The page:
According to the U.S. Coast Pilot the bottom becomes lumpy and the sound– ings irregular upon approaching these shoals. Vessels are advised to give them a wide berth, and to round Icy Cape outside the 12 fathom limit.
In 1930, Pederson, captain of the trading vessel Patterson , reported a good channel through the Shoals about two miles off Icy Cape. The Coast Guard cutter Northland surveyed a channel with depths of 5 to 9 fathoms, parallel to the west side of Icy Cape, and about 2.5 miles off. This would appear to be the same channel reported by Captain Pederson. The Coast Guard also reports two shallow spots, one with 3 fathom about two miles from the point of the Cape, and another with 2 1/2 fathom about 2 miles from the ^ same ^ point ^ . ^ of the Cape. These two danger ^ ous ^ points ^ spots ^ are inshore of the channel. This channel is of par– ticular importance to vessels caught north of the Shoals by ice setting onto their outer edge.
Blossom Shoals form the approximate southern limits of the inshore ice during the July-September season for navigation. The ice moves inshore and offshore with the winds. As the shoals form a salient at this part of the coast, open water may extend north and south of them but access from one open– water area to the other may be blocked by ice on the other side of the shoals.
In summer, the pack ice frequently lies only a few miles offshore between Icy Cape and Point Barrow, and is likely to close in at any time. A northeast wind, although it blows directly along the shore, keeps the ice clear of the shore to and past Point Barrow. Heavy ice, when close inshore, appears to stop the surface current, nearly or quite, and lowers the temperature to about 36°F.

BLOSSOM SHOALS, ALASKA

or less. It was considered by the Yankee whaling ships that a vessel working up the shore might readily tell if ice was on Point Barrow by watching the set of the current and the temperature of the water. If the ice was clear of the shore, the current would be setting northward from 1 to 3 knots, with a tempera– ture of about 40° F.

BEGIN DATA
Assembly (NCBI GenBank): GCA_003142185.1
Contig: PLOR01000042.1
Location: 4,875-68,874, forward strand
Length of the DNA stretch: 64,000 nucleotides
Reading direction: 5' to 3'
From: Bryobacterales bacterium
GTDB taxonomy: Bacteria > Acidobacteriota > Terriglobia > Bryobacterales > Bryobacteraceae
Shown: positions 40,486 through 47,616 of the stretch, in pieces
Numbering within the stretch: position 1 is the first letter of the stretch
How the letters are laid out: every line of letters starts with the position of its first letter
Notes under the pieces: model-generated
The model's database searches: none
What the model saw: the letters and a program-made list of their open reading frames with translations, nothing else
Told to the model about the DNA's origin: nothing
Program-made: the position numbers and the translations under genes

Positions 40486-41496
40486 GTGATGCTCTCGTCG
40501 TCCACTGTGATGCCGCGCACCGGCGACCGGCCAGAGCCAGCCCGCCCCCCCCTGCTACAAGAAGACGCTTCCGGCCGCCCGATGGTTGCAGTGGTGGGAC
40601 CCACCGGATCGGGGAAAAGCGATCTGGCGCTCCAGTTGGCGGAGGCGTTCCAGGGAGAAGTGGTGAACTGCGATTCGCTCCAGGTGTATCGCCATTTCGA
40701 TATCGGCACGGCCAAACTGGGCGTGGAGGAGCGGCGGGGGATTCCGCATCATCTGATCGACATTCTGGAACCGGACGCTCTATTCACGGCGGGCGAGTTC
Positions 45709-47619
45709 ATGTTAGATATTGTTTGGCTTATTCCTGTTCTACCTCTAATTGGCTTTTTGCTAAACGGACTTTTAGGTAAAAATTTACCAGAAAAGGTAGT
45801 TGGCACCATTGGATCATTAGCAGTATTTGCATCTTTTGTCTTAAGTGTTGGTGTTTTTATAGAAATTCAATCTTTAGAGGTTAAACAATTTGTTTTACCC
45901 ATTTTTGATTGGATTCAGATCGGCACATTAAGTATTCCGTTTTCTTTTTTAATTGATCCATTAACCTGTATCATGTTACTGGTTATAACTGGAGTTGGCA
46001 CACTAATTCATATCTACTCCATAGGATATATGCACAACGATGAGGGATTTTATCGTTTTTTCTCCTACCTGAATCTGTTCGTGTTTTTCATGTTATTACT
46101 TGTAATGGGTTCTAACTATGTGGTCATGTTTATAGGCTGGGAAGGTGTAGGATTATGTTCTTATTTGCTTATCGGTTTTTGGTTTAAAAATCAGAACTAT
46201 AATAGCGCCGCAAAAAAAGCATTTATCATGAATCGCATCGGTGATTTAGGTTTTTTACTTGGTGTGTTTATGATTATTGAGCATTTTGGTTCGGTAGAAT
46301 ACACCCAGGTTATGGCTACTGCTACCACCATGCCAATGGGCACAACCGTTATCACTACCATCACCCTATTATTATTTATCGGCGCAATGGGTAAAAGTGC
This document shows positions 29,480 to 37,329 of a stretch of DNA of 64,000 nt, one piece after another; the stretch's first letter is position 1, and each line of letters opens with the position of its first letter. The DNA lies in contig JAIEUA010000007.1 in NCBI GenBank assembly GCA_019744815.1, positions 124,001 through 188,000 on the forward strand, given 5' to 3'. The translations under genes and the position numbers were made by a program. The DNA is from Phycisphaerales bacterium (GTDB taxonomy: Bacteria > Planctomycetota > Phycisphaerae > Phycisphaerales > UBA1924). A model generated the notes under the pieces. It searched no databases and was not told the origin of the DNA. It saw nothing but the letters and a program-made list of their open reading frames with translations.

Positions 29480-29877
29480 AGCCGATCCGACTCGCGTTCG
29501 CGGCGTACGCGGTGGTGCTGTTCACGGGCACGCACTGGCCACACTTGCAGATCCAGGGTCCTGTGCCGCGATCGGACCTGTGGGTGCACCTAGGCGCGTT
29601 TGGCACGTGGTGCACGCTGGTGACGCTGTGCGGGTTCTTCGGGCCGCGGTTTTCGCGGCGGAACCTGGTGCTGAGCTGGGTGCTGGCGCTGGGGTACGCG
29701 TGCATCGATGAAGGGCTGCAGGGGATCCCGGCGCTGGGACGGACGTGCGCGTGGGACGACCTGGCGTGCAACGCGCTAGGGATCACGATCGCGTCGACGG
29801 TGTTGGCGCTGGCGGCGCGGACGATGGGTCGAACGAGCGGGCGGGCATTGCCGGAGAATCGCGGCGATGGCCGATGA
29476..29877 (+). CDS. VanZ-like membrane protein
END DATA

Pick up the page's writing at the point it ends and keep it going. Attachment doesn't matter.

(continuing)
It was a whaler and Revenue Cutter rule that a vessel going northward of Icy Cape should sight the ice pack frequently, keeping close watch of its movements, and in the event of its starting inshore should get south of Blossom Shoals as soon as possible. Several whaling and trading vessels, and Stefans– son's ship the Karluk , are on record as having been caught in the ice off Point Barrow, some of them to be carried helpless, beset in the pack, along the shore to Barrow, where they usually continued [: ] orth from the Point, to be freed usually when from ten to thirty miles north of the Point.
The preceding information is mainly from the Coast Pilot and is, therefore, based on a great deal of seafaring experience [: ] ; but nevertheless it requires comment. The Pilot goes to the extreme of saying that the pack ice "seldom moves more than a few miles offshore between Icy Cape and Point Barrow," which would seem an oversata overstatement. For there are sometime periods sometimes periods of weeks at a time when no ice can be seen from the land and when in all probability the open water along shore extends far beyond the horizon. ^ On the other hand, ^ I ^ i ^ t is true, however, that there are summers when the ice scar [: ] cely ever leaves the beach and when the best chance of getting along is to use a ship of very shallow draft that can take [: ] advantage of heavy cakes having been so grounded offshore that they fend the pack away.
On this same coastal stretch the ice may "go abroad" in winter far beyond the horizon; but at that season it is rare if it stays away more than a few days. At such times, of course, it leaves a strip of fast ice along the shore. This varies in width at different places and at different times from a few

BLOSSOM SHOALS, ALASKA

hundred yards to several miles. There have been cases when [: ] in winter the ice was broken right along the beach at some points so that the width of the shore ice was only a few yards.
Beechey, who named Blossom Shoals after his ship in August of 1826, described them as follows: "We passed along the land in about eight fathoms water until near Icy Cape, when we came rather suddenly into three fathoms and three quarters, but immediately deepened the soundings again to seven: the next cast, however, was four fathoms; and not knowing how soon we might have less, the ship was immediately brought to an anchor. Upon examination with the boats, several successive banks were found at about three quarters of a mile apart, lying parallel with the coast line. Upon the outer ones, there were only three and a half or four fathoms, and upon the inner bank, which had hitherto escaped notice from being under the sun, so little water that the sea broke constantly over it. Between the sh [: ] als there were nine and ten fathoms, with very irregular casts. These shoals lie immediately off Icy Cape where the land takes an abrupt turn to the eastward, and are probably the effect of a large river, which here empties itself into the sea; though they may be occasioned by heavy ice grounding off the point, and being fixed to the bottom, as we found our anchor had so firm a hold, that in attempting to weigh it the chain cable broke, after enduring a very heavy strain."